The study and discussion of current topics and research efforts in chemistry. The course is intended to provide teachers with background and understanding that will enrich their classroom presentations in the chemistry curriculum. May be repeated for credit when topics vary. Offered on sufficient demand.
CHEM 5322. 3 sem. hrs. (3:0)
The course introduces advanced topics covering the areas synthetic molecular receptors, host-guest chemistry, biochemical self-assembly, crystal engineering and molecular templation. Supramolecular chemistry has been called “chemistry beyond the molecule” focusing on intermolecular interactions and forces leading to the formation complexes and superstructures in solution and in the solid-state. The material takes a classical approach to chemical pedagogy that instills the excitement of modern research areas in the chemical sciences. The course is designed at an advanced level for graduate students. Organic Chemistry II (CHEM 3412) Offered on sufficient demand.
CHEM 5341. 3 sem. hrs. (3:0)
ADVANCED ORGANIC CHEMISTRY
The course introduces advanced topics covering the areas of molecular structure and thermodynamics as well as reactivity, kinetics, and mechanisms of organic molecular architectures and ensembles. The material takes a classical approach to chemical pedagogy that instills the excitement of modern research areas in the chemical sciences. The course is designed at an advanced level for graduate students. Organic Chemistry II (CHEM 3412). Offered on sufficient demand.
CHEM 5352. 3 sem. hrs. (3:0)
The course will include the investigation of the uses and outcomes of computational chemistry, including both classical (non-quantum) simulations of molecular systems and quantum mechanical modeling of molecules. Emphasis will be on constructing an appropriate molecular model, performing the appropriate calculation, and interpreting the results of the calculation. Offered on sufficient demand.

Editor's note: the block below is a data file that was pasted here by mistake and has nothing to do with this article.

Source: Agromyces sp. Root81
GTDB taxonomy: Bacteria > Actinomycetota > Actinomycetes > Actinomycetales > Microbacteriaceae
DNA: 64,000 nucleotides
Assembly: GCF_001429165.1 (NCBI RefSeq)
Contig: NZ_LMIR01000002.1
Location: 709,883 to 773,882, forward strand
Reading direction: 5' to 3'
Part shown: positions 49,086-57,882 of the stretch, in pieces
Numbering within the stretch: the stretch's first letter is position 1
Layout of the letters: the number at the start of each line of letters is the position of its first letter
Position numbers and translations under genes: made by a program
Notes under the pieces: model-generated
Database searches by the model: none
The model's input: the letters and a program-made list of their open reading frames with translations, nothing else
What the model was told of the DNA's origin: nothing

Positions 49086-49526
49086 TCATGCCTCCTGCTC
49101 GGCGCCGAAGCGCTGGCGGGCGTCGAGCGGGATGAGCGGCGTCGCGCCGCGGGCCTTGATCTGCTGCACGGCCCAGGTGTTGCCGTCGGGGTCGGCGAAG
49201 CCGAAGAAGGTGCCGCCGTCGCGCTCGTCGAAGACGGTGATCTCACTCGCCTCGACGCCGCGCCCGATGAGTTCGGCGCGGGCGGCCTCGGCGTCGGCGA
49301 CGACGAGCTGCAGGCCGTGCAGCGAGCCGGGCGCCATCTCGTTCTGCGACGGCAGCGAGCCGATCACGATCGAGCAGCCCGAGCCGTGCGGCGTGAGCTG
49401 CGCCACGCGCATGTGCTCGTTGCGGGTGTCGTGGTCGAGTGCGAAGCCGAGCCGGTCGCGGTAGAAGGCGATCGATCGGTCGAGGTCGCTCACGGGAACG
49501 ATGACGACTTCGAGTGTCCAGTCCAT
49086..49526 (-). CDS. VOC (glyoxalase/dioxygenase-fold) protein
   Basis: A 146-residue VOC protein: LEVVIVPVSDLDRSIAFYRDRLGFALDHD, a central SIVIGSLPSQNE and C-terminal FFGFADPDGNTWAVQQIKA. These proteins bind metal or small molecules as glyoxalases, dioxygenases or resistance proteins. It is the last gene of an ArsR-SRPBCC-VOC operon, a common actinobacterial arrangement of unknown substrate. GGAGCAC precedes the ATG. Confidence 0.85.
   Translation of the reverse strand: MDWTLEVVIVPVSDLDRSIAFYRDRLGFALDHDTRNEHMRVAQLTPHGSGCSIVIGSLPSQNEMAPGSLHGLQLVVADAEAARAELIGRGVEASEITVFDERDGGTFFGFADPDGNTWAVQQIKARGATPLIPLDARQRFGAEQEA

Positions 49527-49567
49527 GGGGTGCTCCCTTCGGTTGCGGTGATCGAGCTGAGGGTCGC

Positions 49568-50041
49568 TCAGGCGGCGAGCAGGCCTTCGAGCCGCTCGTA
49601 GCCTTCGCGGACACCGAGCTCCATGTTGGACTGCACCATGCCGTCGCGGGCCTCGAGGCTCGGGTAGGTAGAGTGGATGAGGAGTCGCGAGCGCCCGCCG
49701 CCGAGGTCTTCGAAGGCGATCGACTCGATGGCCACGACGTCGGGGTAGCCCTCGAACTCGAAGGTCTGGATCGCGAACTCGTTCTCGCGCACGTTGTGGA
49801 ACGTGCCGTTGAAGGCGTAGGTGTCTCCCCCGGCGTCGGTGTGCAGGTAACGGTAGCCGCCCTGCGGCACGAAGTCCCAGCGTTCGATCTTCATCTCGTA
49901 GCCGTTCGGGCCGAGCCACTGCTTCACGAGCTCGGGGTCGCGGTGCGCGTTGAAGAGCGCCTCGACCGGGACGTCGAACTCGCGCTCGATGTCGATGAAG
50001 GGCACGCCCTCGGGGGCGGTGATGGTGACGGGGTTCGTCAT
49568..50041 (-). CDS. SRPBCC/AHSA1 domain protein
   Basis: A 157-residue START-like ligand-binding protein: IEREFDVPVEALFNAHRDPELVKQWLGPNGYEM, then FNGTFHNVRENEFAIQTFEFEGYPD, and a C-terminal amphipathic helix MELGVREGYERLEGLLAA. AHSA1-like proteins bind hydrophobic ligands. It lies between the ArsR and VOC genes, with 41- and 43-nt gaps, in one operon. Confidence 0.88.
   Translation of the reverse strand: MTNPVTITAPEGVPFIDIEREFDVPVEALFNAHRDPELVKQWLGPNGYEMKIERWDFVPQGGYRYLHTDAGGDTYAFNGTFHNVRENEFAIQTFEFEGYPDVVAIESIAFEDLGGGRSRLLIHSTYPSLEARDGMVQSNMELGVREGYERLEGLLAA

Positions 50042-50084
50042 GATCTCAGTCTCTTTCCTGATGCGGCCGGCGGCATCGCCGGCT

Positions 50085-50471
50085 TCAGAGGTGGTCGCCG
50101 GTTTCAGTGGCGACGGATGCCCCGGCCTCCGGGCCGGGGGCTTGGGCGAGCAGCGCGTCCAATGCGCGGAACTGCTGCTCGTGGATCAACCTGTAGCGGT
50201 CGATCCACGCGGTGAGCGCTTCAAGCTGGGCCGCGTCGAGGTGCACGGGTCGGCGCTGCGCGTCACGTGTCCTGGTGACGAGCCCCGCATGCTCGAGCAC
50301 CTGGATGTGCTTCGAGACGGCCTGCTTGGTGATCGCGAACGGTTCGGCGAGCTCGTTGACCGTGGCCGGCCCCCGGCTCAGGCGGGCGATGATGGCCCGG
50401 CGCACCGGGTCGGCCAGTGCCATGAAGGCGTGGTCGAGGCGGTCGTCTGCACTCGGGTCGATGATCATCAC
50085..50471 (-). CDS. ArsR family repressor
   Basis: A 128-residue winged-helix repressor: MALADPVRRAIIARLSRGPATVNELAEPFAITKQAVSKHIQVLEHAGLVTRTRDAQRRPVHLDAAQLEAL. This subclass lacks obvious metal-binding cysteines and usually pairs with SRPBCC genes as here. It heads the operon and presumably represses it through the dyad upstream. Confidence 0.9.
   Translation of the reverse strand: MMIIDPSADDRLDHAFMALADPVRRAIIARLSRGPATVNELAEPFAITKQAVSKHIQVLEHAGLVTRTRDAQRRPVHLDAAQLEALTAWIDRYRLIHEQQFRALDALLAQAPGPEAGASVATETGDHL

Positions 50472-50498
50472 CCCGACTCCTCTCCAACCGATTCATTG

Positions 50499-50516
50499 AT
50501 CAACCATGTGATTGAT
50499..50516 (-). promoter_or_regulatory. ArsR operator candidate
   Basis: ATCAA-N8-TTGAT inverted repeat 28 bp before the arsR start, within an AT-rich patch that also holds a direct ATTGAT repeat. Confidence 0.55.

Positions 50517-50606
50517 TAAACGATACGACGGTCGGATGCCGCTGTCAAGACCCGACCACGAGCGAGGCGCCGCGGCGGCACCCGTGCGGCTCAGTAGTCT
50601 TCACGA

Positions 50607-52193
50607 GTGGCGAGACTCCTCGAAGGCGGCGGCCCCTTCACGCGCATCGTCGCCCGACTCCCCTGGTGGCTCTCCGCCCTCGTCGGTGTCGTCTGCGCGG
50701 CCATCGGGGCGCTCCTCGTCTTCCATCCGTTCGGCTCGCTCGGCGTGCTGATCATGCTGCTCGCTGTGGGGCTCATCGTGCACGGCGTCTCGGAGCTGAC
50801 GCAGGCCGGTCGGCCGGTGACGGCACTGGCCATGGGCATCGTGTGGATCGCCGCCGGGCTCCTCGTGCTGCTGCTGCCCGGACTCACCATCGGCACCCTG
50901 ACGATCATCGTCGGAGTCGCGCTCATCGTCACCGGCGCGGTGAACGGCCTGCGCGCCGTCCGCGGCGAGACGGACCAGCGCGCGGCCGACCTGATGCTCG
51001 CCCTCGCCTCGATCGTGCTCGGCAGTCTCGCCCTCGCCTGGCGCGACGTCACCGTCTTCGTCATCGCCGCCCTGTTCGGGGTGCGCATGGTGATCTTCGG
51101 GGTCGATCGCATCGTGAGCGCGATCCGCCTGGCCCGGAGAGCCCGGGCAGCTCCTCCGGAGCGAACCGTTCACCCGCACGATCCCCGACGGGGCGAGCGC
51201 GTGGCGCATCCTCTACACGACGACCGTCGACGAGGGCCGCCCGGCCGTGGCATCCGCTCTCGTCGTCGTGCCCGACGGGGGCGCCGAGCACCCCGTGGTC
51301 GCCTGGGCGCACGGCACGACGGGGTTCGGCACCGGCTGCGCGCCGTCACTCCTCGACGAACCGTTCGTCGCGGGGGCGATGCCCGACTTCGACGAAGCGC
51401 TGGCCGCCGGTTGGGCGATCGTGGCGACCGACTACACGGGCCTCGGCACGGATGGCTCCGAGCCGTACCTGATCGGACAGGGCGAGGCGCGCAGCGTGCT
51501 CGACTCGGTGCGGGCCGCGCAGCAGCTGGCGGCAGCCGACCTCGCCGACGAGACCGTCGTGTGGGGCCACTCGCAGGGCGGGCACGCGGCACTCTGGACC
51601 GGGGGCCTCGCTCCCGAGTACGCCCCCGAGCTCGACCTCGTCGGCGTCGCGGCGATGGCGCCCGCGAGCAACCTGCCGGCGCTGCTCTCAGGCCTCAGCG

CHEM 5362. 3 sem. hrs. (3:0)
This course will cover both chemical processes in the oceanic environment and how biology, geology and physics affect the chemistry. Topics include air-sea interactions, water column chemistry, and reactions in sedimentary environments. Students are expected to participate in the teaching process through their involvement in small groups, class discussions, and modeling/simulation exercises. Prerequisites: CHEM 1311, CHEM 1312, or permission of instructor. Offered on sufficient demand.
CHEM 5369. 3 sem. hrs. (3:0)
ADVANCED MOLECULAR SPECTROSCOPY
The course is taught at the graduate level with the curriculum focusing on the advanced spectroscopic methods of molecular structure determination. The course aims to present foundational theoretical concepts of different molecular spectroscopy techniques including nuclear magnetic resonance, infrared, ultraviolet-visible, and mass spectroscopies and how these techniques are used to interpret spectra of unknown and structurally complex molecular analytes. This includes modes of absorption and emission, qualitative and quantitative uses and potential problems and limitations. The course has been designed for students who have completed organic chemistry II lecture and laboratory during their undergraduate career. Offered on sufficient demand.
CHEM 5375. 3 sem. hrs. (3:0)
STABLE ISOTOPE GEOCHEMISTRY